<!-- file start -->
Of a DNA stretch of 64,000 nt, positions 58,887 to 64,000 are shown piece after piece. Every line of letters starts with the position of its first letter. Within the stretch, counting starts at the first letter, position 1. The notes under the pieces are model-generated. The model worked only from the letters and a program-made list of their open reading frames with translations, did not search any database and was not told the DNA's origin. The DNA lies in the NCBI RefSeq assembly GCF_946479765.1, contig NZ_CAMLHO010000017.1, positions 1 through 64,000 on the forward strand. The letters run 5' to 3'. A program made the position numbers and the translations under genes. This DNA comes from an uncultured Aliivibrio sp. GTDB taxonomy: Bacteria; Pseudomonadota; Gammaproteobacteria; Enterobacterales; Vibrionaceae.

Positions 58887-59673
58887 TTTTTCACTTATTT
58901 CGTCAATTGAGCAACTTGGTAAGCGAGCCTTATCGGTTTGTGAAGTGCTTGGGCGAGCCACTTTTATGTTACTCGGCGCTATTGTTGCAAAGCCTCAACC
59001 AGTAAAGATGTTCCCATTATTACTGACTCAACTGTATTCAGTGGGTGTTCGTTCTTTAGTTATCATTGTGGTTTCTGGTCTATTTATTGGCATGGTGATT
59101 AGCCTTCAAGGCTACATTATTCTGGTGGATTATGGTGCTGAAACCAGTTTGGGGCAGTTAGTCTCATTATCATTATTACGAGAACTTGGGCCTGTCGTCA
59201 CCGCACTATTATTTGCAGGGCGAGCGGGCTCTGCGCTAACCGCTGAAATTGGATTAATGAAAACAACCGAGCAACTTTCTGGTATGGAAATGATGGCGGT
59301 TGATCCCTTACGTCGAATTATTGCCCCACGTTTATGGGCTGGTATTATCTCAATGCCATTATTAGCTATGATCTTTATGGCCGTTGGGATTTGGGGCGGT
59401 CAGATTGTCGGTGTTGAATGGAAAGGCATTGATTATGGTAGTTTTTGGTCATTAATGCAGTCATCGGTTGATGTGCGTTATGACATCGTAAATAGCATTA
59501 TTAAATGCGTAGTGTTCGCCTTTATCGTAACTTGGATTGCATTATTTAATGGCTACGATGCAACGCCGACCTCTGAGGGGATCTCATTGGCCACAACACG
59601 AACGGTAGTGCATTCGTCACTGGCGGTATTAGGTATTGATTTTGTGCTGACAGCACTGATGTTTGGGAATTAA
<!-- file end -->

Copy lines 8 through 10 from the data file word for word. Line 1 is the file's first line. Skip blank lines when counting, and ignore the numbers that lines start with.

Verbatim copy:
59301 TGATCCCTTACGTCGAATTATTGCCCCACGTTTATGGGCTGGTATTATCTCAATGCCATTATTAGCTATGATCTTTATGGCCGTTGGGATTTGGGGCGGT
59401 CAGATTGTCGGTGTTGAATGGAAAGGCATTGATTATGGTAGTTTTTGGTCATTAATGCAGTCATCGGTTGATGTGCGTTATGACATCGTAAATAGCATTA
59501 TTAAATGCGTAGTGTTCGCCTTTATCGTAACTTGGATTGCATTATTTAATGGCTACGATGCAACGCCGACCTCTGAGGGGATCTCATTGGCCACAACACG